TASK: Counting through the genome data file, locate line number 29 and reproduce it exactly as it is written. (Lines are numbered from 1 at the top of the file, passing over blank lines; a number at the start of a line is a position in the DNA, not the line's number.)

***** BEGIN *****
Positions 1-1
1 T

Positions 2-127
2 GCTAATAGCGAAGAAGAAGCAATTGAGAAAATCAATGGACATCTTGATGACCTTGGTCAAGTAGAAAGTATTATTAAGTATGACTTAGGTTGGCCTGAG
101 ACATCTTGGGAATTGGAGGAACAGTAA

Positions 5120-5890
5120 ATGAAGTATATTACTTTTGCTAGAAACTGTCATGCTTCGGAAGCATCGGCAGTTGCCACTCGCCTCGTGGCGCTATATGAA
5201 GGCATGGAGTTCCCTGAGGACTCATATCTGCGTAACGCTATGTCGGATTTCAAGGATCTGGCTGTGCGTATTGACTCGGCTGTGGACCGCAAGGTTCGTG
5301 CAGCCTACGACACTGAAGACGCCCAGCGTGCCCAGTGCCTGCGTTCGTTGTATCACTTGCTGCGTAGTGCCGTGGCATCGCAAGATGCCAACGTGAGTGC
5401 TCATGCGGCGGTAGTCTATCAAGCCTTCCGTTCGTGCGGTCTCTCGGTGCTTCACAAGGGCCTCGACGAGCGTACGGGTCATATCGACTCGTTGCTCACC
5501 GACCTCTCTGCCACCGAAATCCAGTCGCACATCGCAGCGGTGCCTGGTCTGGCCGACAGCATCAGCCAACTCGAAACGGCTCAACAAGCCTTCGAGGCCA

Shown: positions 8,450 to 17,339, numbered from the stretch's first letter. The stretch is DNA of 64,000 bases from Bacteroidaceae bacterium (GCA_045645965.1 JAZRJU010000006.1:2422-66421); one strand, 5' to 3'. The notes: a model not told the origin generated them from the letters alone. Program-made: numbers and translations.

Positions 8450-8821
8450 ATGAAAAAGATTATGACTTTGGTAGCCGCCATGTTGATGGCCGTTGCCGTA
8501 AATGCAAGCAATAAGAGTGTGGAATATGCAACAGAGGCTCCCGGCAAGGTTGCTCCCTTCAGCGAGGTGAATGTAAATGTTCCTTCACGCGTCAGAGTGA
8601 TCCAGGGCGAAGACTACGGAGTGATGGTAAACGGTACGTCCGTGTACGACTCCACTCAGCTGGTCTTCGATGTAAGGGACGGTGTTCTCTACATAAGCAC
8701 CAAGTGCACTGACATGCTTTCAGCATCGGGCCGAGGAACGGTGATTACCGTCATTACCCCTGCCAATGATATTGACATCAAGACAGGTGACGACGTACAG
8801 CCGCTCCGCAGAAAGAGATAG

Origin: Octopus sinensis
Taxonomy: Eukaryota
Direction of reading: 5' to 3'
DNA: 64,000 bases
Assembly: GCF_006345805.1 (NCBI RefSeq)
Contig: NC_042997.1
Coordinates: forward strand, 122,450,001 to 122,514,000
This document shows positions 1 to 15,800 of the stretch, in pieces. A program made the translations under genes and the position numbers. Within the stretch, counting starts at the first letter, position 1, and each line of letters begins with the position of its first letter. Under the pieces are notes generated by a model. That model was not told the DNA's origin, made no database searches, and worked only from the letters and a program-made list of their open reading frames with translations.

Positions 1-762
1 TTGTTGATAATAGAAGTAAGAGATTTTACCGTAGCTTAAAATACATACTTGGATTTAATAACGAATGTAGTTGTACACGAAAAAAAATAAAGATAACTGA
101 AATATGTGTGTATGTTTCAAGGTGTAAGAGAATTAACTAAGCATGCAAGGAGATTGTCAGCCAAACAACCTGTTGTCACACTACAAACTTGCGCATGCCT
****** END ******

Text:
101 AATATGTGTGTATGTTTCAAGGTGTAAGAGAATTAACTAAGCATGCAAGGAGATTGTCAGCCAAACAACCTGTTGTCACACTACAAACTTGCGCATGCCT